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Secouriste last won the day on November 7 2012

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  1. That reminds me of a colleague who worked in the french Sécurité Civile (part of the army specialized in heavy disaster relief, fire fighting...) who went to Haïti then. As someone trained in medical emergencies, he was given a role much more advanced than he had in France. He wasn't a physician nor a nurse, yet he was trained to help with a lot of medical procedures given the context. Interesting to see that people's qualifications depend not only on their actual skills or studies but also a lot on the context...
  2. Well, that will be an option if I fail in France. To be honest, remaining in France allow me to avoid a lot of administrative issues and also to immediately start the medical studies. The french studies are also very very good even if going through the first year is a real nightmare. I have investigated the UK, the US, Canada, Belgium, Romania... If I cannot become a doctor, I'll consider another career in health.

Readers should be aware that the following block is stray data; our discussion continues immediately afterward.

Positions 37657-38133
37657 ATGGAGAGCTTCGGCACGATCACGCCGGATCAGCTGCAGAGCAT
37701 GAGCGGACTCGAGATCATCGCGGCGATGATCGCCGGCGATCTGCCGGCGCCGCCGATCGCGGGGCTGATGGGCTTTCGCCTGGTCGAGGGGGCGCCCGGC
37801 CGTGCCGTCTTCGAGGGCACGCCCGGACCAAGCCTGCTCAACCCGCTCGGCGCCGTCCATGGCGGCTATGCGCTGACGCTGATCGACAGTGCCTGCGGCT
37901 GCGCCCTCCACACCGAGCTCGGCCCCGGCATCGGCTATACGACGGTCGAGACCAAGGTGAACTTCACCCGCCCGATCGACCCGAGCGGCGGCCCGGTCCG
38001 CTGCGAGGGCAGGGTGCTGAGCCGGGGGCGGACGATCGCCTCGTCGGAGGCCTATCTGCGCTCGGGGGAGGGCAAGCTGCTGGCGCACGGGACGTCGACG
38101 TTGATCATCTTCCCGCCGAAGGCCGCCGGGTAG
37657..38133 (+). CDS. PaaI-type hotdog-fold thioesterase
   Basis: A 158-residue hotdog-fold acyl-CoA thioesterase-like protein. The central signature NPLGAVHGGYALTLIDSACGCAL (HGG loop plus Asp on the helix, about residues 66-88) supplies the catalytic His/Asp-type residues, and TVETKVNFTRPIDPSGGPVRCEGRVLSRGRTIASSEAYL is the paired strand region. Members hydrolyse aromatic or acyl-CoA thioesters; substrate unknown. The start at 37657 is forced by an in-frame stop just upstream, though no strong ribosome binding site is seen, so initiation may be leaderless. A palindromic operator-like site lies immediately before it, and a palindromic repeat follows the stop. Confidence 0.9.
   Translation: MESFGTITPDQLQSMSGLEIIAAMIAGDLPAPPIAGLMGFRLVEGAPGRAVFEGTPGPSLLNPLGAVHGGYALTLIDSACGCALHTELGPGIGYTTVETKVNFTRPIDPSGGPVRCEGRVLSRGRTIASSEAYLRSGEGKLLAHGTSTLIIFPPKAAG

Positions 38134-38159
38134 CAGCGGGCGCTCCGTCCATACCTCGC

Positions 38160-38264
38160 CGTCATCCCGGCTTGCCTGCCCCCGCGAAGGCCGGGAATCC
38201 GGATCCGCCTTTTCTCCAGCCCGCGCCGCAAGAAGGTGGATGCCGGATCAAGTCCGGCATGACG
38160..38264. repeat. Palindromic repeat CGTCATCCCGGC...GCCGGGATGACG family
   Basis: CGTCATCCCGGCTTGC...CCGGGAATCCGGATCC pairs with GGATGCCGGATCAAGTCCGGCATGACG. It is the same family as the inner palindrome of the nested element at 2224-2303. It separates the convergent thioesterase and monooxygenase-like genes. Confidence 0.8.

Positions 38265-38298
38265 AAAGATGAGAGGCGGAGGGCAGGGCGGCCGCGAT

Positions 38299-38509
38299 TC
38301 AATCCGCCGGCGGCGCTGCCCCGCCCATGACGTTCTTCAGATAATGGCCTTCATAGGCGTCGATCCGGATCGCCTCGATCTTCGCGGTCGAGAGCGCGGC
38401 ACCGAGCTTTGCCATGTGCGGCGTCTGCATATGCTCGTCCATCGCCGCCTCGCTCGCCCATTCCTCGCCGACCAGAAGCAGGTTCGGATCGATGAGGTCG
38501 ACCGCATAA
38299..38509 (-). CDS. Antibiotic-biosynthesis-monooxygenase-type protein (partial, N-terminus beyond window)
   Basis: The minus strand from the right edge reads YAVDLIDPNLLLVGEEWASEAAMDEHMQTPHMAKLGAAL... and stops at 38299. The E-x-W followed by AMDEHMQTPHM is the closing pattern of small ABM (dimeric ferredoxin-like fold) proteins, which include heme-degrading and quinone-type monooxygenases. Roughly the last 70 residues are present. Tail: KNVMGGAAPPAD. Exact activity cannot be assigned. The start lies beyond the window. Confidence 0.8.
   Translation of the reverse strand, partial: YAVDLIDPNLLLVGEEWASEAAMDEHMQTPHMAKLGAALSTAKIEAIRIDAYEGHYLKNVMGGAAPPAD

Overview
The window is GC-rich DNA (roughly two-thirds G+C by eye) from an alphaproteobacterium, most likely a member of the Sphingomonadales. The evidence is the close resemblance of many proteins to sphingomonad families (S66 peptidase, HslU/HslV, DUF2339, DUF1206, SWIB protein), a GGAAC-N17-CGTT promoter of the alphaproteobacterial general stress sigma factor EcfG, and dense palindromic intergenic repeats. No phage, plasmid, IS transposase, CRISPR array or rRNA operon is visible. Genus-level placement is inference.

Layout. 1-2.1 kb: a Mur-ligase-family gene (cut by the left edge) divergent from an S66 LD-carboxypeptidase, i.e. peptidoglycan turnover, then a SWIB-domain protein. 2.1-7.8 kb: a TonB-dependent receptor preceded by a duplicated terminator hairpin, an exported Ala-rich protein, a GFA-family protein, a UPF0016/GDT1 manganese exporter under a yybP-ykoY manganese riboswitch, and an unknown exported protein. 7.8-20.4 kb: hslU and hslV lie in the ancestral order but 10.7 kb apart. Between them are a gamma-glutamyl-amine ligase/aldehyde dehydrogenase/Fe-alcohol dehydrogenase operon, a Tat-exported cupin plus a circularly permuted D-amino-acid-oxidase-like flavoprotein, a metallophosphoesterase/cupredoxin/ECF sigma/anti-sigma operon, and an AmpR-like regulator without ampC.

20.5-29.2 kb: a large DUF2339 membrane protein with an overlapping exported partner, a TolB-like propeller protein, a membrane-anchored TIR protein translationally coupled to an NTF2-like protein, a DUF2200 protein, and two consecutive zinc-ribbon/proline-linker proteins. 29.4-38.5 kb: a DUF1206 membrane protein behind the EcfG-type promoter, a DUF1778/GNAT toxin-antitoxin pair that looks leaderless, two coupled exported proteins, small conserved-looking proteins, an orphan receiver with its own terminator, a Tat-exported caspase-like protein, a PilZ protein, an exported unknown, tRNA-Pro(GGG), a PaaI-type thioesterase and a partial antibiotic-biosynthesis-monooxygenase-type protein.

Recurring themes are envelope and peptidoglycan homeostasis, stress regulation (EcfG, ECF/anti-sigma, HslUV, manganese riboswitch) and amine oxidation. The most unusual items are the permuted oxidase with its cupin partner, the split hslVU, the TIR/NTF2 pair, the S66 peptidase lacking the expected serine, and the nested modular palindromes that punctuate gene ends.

3. In France too we have a very high level of education for our advanced responders who are actual physicians and nurses, and even surgeons now that we have the mobile ECMO unit The job of the dispatcher is to assess the situation and send the required response. The problem of the seriousness of the calls isn't really an issue for the advanced response so much as it is for the first responders. The problem is that the dispatchers are now more and more afraid of prosecutions if they deny an ambulance. I know the SAMU dispatchers are keen on sending an ambulance only if really needed (otherwise they call a "city doctor" who will attend the patient's home within the hour). The Fire Dept. dispatcher are the opposite. They will deny he response only if there is really nothing relevant (eg: "My heating system stopped this morning"). I give you a blatant example: last week I attended a young woman who got her hand "burnt" by squirt of boiling oil. There was absolutely nothing to be seen. She had put her hand under tap water and called us. When we asked why she called, she said "Because I didn't know what to do..." Obviously she did because she had put her hand under water... We reminded her of our real missions and then we wondered how the hell the dispatcher could send us on something like that... So you see, the problem is more related to the EMT's rather than the advanced response. Why? Because to have a straight advanced unit, the situation has to be very clear and serious. Otherwise we get there first and we ask for the doc. And we better be right in our judgement, otherwise the doc will have no qualm about reminding us why he should come, or rather not come. But of course it sometime happens that the advanced unit is called even if not really needed, because there is such a huge gap between the EMT and the physicians. For instance, a basic-LS ambulance of the fire dept. cannot transport a patient who's got an IV (from a doctor already on scene...) ... They have to call an advanced unit for transportation alone! Why? Because EMT's aren't meant to perform such gesture so they can't manage the patient once he's received the treatment. We don't have such rules at the Civil Protection, but you see the issue. In Germany, the EMT-B of volunteer units are trained to operate the Lifepack (ECG...) and the respirator. They can do it only on request (from a physician) and they cannot decide of any setting, BUT they're trusted to have the equipment (and not to use it outside the authorized situation) and operate it. In France, that could never happen. The day you put a respirator in a french BLS ambulance, you'll have a mob of angry nurses and physicians with pikes and torches at your doorstep. Fab: The medical studies in France are quite special. Many student do what is called a "P0" ("year 0") during their last year of highschool, to get in touch with the subject they'll study the next year. It's a training that comes on top of your "baccalauréat" year. They do not do 1 or 2 year of "classe préparatoire" (preparatory course) like you would to get in an engineer school. Basically all you need to get into mad school is the Bac, whatever the section (S, L, ES). YET at the end of the year you'll have an exam with a numerus closus that will allow only 10 to 20% of the student to pass on the next year. You can try twice, then you're done with med school. The working conditions and the competition between the student make it very very hard for someone without strong wit to get through that dreaded first year. I have tried to register for some med school in the UK but I'm afraid by academic background isn't good enough yet...